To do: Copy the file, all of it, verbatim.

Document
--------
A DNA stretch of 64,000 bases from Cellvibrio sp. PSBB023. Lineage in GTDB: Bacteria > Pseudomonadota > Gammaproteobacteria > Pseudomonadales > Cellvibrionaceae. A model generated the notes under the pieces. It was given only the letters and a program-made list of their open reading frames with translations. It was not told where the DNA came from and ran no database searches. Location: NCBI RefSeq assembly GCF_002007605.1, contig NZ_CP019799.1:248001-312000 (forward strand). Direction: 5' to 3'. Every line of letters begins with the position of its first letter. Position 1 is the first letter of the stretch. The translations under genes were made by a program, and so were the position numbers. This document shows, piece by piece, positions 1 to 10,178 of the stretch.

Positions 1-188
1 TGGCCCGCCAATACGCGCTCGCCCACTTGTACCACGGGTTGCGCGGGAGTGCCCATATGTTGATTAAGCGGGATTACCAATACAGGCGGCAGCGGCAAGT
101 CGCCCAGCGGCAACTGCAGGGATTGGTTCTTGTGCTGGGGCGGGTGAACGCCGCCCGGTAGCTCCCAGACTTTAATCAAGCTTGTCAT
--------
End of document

A DNA stretch of 64,000 bases from Cellvibrio sp. PSBB023. Lineage in GTDB: Bacteria > Pseudomonadota > Gammaproteobacteria > Pseudomonadales > Cellvibrionaceae. A model generated the notes under the pieces. It was given only the letters and a program-made list of their open reading frames with translations. It was not told where the DNA came from and ran no database searches. Location: NCBI RefSeq assembly GCF_002007605.1, contig NZ_CP019799.1:248001-312000 (forward strand). Direction: 5' to 3'. Every line of letters begins with the position of its first letter. Position 1 is the first letter of the stretch. The translations under genes were made by a program, and so were the position numbers. This document shows, piece by piece, positions 1 to 10,178 of the stretch.

Positions 1-188
1 TGGCCCGCCAATACGCGCTCGCCCACTTGTACCACGGGTTGCGCGGGAGTGCCCATATGTTGATTAAGCGGGATTACCAATACAGGCGGCAGCGGCAAGT
101 CGCCCAGCGGCAACTGCAGGGATTGGTTCTTGTGCTGGGGCGGGTGAACGCCGCCCGGTAGCTCCCAGACTTTAATCAAGCTTGTCAT